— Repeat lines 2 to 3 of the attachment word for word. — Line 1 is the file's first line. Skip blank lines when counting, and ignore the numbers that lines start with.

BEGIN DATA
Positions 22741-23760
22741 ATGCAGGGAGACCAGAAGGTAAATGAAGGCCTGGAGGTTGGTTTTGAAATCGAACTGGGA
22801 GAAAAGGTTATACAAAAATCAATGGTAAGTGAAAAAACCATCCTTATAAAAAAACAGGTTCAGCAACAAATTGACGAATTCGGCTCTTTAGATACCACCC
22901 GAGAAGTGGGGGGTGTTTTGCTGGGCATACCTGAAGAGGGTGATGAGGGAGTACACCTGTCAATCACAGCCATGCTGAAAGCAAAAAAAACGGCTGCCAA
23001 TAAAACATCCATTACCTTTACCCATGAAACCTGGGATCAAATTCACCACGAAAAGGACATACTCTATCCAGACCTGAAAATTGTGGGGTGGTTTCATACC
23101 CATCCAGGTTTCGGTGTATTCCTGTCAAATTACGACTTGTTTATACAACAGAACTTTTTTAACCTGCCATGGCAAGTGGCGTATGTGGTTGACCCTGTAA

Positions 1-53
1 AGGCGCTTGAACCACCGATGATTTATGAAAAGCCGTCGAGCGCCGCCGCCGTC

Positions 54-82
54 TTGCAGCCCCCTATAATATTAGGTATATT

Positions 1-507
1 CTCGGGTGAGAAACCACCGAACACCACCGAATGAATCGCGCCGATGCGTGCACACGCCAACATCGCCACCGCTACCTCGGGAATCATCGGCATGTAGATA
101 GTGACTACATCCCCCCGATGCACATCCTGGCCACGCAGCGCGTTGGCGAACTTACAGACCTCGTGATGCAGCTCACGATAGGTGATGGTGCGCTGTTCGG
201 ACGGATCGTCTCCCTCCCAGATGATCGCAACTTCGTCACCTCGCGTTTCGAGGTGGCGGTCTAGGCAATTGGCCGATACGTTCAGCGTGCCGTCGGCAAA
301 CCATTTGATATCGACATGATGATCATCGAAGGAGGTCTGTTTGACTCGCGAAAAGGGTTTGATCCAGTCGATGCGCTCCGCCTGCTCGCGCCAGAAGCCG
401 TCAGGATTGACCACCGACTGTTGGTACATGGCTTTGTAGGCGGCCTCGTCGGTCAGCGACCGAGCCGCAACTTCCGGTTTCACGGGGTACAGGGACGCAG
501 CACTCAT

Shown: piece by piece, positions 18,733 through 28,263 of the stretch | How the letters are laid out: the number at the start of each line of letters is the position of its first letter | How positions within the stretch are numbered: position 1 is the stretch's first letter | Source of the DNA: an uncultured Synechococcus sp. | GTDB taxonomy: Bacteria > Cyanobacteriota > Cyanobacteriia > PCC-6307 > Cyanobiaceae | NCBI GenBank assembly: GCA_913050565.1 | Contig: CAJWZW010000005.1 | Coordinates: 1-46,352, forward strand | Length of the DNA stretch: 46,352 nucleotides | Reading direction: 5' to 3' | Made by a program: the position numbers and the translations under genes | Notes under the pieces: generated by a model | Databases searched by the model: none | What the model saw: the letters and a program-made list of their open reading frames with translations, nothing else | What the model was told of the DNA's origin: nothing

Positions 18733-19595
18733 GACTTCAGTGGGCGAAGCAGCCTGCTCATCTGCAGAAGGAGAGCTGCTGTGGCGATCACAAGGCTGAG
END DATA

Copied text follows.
22741 ATGCAGGGAGACCAGAAGGTAAATGAAGGCCTGGAGGTTGGTTTTGAAATCGAACTGGGA
22801 GAAAAGGTTATACAAAAATCAATGGTAAGTGAAAAAACCATCCTTATAAAAAAACAGGTTCAGCAACAAATTGACGAATTCGGCTCTTTAGATACCACCC